Cast iron pan makes professional looking crepes

I've made different variations of crepes, one with coconut flour even. Found the best is when made on a hot cast iron pan. These came out incredibly thin and perfect textured- looked like the ones professional crepe stands make. And they cooked a lot faster and easier in the cast iron pan than my normal heavy bottom stainless steel pan

Lightened the batter recipe up a little-- combine:
1.5 C milk or non dairy milk (whole milk is nice)
1 C whole wheat white flour
2 eggs

1 TB coconut/palm sugar
1/8 tea salt (like a pinch)

Preheat cast iron pan over high heat for 5 minutes.

Swirl butter in the pan.

Pour some crepe batter into the hot pan and immediately swirl pan to spread evenly. Let sit for 30-60 seconds- should no longer be jiggly.

Use a flexible spatula as well as a hard one (like a hamburger turner) to carefully flip.

Cook on the second side for 15-30 seconds, then turn out on a pan. Keep that warm with foil or a lid while you cook the rest.

Serve as is, or with a tad bit of maple syrup, or a pile of berries.  One of these days I want to make a crepe cake with pastry cream filing...

Slow Cooker Pork Quinoa cabbage bowl

I've used pork rib tips before and I love them because they are cheap and delicious. You may have to ask for the rib tips. Make sure they are from pastured animals (better nutrition).

Since you use a slow cooker this is an easy and hearty meal to prepare. Old slow cookers (1980s or early 1990s) will cook slower than mine, so allow yourself plenty of time (up to 8 hours?) for older slow cookers to finish cooking the meat.

Cut pork rib tips if needed to fit a couple slabs in the slow cooker. Sprinkle liberally with salt and pepper. Don't add any liquid- the pork liquids will be fine.  Cover and cook for 5-6 hours on low until the meat falls off the bone. (I use a newer model slow cooker, older slow cookers may take longer)

Using a couple forks, separate the meat from cartilage/bone. Set meat aside, discard cartilage/bone.

Cook up some quinoa in a rice cooker.

Finely shred green cabbage on a mandolin slicer.

Assemble bowls: quinoa, bed of shredded cabbage, cooked shredded pork and season with salt and tomatillo salsa.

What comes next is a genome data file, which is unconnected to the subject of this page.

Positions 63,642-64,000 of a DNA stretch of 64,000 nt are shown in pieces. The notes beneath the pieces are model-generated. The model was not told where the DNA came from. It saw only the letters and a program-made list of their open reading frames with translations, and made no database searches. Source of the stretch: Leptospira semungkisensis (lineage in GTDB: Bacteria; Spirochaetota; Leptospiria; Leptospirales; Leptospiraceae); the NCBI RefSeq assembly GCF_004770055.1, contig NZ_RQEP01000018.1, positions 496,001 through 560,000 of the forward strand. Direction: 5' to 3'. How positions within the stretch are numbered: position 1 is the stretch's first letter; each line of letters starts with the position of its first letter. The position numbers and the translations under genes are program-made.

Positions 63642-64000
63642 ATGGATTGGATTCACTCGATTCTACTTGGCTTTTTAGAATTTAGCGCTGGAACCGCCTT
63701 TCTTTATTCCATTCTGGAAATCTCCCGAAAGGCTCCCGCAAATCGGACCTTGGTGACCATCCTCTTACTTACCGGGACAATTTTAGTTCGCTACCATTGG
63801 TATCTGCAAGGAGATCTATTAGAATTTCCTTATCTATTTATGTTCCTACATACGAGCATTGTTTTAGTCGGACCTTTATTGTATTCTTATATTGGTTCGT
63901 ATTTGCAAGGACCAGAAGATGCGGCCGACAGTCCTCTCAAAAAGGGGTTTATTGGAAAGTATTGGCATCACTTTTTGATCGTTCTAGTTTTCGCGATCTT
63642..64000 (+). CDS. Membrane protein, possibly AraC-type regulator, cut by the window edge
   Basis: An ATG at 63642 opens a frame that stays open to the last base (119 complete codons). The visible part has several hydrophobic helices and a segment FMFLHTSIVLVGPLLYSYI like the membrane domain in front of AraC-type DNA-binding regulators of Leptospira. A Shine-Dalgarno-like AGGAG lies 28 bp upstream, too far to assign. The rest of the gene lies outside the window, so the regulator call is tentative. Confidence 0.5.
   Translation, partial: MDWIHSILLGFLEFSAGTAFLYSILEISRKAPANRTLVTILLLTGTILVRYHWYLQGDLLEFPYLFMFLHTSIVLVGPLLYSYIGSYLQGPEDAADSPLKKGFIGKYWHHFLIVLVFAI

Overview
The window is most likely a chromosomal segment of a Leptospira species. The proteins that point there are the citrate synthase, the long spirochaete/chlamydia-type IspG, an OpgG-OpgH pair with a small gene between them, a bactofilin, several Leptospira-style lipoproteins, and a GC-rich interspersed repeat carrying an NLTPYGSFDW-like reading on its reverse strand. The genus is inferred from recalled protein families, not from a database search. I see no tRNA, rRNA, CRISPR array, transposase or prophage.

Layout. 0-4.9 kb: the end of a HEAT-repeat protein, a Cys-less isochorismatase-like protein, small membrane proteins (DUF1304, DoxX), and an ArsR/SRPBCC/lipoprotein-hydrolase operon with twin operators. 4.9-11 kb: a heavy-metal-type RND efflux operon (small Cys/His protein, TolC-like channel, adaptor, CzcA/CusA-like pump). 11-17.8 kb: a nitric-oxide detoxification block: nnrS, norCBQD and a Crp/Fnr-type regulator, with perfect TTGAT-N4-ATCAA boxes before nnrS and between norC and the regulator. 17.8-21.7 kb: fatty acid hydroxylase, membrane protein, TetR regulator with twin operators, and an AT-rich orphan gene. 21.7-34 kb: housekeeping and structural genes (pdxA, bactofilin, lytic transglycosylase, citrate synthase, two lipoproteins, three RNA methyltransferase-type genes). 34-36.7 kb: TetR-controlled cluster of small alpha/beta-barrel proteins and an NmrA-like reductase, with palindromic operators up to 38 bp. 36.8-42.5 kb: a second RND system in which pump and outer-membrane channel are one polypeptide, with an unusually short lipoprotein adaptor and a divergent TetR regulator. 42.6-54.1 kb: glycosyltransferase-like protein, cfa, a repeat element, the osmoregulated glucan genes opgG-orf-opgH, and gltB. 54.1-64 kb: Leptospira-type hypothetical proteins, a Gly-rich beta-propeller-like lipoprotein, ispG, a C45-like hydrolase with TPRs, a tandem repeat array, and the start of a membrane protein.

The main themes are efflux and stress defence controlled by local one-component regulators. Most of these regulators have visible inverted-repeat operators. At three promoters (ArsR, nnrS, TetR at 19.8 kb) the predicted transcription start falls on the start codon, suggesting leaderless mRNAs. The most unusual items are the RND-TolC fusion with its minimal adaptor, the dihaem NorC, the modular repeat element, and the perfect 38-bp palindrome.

I sampled Andouille sausage for the first time at the meat counter and it was so good I had to buy one! They are like bacon meets sausage with spice. Or summer sausage with heat? Make sure to buy nitrate free. 
So what was I going to do with this Andouille? It's been making the rounds in all the cookbooks and recipe blogs- and I remembered it was often featured in jambalaya, which I've never made before. So I started with this recipe and adapted it to what I had in the pantry and fridge. 

First, mix the spices- this makes about enough for this dish but you could make extra by scaling up the proportions: 
1.25 tsp paprika
1 tsp salt
1 tsp garlic powder
1/2 tsp ground black pepper
1/2 tsp onion powder
1/2 tsp chili powder
1/2 tsp oregano
1/2 tsp thyme

Mix the above spices with shelled shrimp (as much or little shrimp as you like).  Use either bite-sized shrimp, or cut large shrimp into pieces. Or use lobster or langostino. Set aside. 
In  1-2 TB oil or fat (chicken or bacon fat), saute until softened:
1/2 C diced yellow onion
1/2 C diced celery
1/2 bell pepper, diced
pinch of salt
Then add 4 minced cloves garlic, 3 bay leaves and 1 tsp Worcestershire sauce. Let cook for 60 seconds until garlic is fragrant. 

Add 3/4 C long grain rice (like basmati) and toast it in the veggies and oil for 30-60 seconds. 

Now add and stir:
3 C chicken broth
2-3 TB tomato paste (or use a can of diced tomatoes)

Cover and cook on medium until rice is done- 15 minutes for white basmati but longer for other types of rice. Add more water if it needs it. 

Meanwhile, slice Andouille or other spicy sausage into pieces. 
Add the sliced sausage and the raw spice-coated shrimp to the pan. Cover and cook on med/low until the shrimp is cooked all the way through. 
Serve hot!


Raw Coconut Chia Pudding

I had some frozen young coconut to use up and surprisigly couldn't really find a simple raw vegan pudding recipe for it. So I took ideas from all over and decided to simply blend the two together. The result was creamy and rich- and perfect when topped with mango. I could actually see this being a birthday/celebration dessert.

If you want the pudding to be sweet itself, then add a medjool date when blending.  You could also add a vanilla bean, but the specs wouldn't be noticed b/c of the chia seed specs.

I used frozen young coconut meat (see photo). Thaw it, then drain off the liquid.


Blend until smooth
1 C young coconut meat
1 TB chia seeds
enough water to blend

Pour into pretty single serving cups/teacups. It will start to set up quickly.

When ready to serve, top with chopped mango, berries or a fruity sauce.


Soba Tofu Veggie Bowl

Somehow tofu and soba were meant to be together- it's a great flavor/texture combo.  This was a last minute assembly dinner but was surprisingly delicious and definitely crave-able.

Many soba noodles these days are mostly wheat with a tiny bit of buckwheat.  100% buckwheat noodles are often too expensive ($7 a package!!). So either try making buckwheat noodles yourself (that's a project for someday) or buy soba noodles where the first ingredient is buckwheat-- at least that means they are more buckwheat than wheat.


First see this link for the freezing method of improving tofu texture.

Roast the tofu using this recipe.

While that's roasting in the oven, make the dressing by combining:
1/4 C rice vinegar  (komezu)
2 TB sesame oil
2 TB soy sauce
1 TB brown sugar
2 tea grated ginger
garlic (grated fresh or garlic powder)

Steam broccoli.